The Naval Academy is demanding that Nike and the Undefeated, a Los Angeles-based boutique, stop using a logo closely resembling its historic academy crest.
In a statement Thursday night, an academy spokeswoman said Office of Naval Research is preparing a letter to the companies notifying them of trademark infringement and insisting that they stop.
"The Naval Academy crest represents honor, integrity and leadership, and is emblematic of our students and more than 80,000 alumni who serve and have served our country, many of whom made the ultimate sacrifice in its defense. It is difficult to understand why anyone would modify and use our symbol without permission for marketing and profit motives," said Jenny Erickson, an academy spokeswoman.
Nike and Undefeated have not responded to multiple requests for comment.
The collaborative line, dubbed The Fives, features shirts, pants, jackets and other soccer apparel adorned with the altered crest. The official Undefeated Twitter account tweeted a picture of the logo Monday -- it features a shield with five tally marks flanked by columns. The shield is surrounded by a scroll reading "Respect All," "Fear None," "The Fives," and "Los Angeles."
A hand extends above the tallies to clutch a trophy adorned with a Nike logo and another scroll reading "MMII," or 2002, the year Undefeated was established.
The Naval Academy coat of arms, adopted in 1899, features a shield, flanked by columns, surrounded by a scroll, with a hand extending from the top and clutching a trident. The Academy seal has an approaching ship and open book instead of tallies, the aforementioned trident instead of a trophy and the scrolls read "Naval Academy," "U.S." "Ex scientia tridens," meaning "From knowledge, seapower."
The Naval Academy owns the crest trademark, which the Navy's Office of Trademark Licensing Program Office maintains.
"The similarities of the Nike/UNDEFEATED logo released this week and the USNA Crest are undeniable and we believe their logo is clearly an infringement of trademark law," Erickson said.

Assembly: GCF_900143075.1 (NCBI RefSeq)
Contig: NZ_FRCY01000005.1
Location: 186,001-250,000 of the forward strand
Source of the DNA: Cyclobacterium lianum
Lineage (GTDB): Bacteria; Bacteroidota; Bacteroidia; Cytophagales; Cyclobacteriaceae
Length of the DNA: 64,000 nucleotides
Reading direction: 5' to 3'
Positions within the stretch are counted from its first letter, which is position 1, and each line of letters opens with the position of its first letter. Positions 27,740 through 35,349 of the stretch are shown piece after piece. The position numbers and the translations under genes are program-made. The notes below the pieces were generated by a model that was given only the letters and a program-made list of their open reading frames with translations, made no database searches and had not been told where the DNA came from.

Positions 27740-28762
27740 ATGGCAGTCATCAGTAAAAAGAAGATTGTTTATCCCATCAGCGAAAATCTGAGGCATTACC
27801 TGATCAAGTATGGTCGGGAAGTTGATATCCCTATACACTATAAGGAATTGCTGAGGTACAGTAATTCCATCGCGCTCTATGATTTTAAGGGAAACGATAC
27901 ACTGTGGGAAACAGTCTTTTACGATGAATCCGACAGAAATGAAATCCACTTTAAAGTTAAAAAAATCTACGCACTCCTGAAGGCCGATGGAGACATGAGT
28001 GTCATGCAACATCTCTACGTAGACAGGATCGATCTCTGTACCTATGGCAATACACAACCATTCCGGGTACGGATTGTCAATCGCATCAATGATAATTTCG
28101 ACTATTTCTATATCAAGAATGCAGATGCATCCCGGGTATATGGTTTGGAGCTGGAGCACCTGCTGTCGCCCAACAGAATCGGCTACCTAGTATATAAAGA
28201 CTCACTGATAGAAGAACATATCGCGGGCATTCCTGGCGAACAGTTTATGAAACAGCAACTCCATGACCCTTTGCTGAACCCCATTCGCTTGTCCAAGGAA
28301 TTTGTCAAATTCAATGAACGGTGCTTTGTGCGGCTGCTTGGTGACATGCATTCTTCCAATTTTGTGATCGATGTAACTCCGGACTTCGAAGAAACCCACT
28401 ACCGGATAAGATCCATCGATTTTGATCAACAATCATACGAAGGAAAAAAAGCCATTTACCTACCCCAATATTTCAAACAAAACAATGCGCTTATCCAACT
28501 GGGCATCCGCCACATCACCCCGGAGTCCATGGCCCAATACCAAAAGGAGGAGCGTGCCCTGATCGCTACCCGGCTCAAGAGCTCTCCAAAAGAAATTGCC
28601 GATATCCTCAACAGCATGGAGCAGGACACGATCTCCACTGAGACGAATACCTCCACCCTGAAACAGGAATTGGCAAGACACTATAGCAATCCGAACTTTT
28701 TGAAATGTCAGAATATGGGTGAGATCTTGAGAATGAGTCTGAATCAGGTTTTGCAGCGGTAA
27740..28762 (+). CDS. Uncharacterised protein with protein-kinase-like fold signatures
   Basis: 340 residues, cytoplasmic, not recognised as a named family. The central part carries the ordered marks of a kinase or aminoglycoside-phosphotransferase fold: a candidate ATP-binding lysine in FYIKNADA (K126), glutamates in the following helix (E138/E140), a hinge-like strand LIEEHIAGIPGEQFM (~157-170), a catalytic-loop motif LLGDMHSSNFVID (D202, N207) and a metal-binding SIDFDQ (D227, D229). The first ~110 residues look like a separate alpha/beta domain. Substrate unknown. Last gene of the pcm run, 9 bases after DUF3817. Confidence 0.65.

The line launches Saturday at a pop-up event in Los Angeles. The line is not available for purchase on the Undefeated website, but visitors can peruse a lookbook of the clothes.
Naval Academy graduates, parents and supporters took to Twitter and Facebook to decry the logo as "stolen valor," a term used to describe people or products that use the trappings of military service without actual military affiliation.
Scott Koenig, a 1994 graduate, said he was shocked upon seeing the Undefeated logo. He said it's "clear they just took the graphic."
"When viewed from any distance other than a few inches, it's the Naval Academy logo," Koenig said. "It's such a distinct and easily recognizable symbol, I don't know how you could mistake it for anything else."
The crest appears everywhere across the campus -- on doorknobs and milk cartons, on the flags and the Chapel window. Midshipmen are issued new clothes featuring the crest when they join the academy. Graduates since 1906 have the seal engraved into class rings.
"It was just everywhere," Koenig said. "You couldn't turn your head without seeing it, and then to see it on some completely unrelated commercial apparel in Los Angeles in some boutique store, is appalling. It's insulting because we earned the right to have that on our rings."
Defense Department policy prohibits non-federal entities from using department-affiliated insignia to avoid the appearance of "official sanction or support," according to a 2008 instruction.
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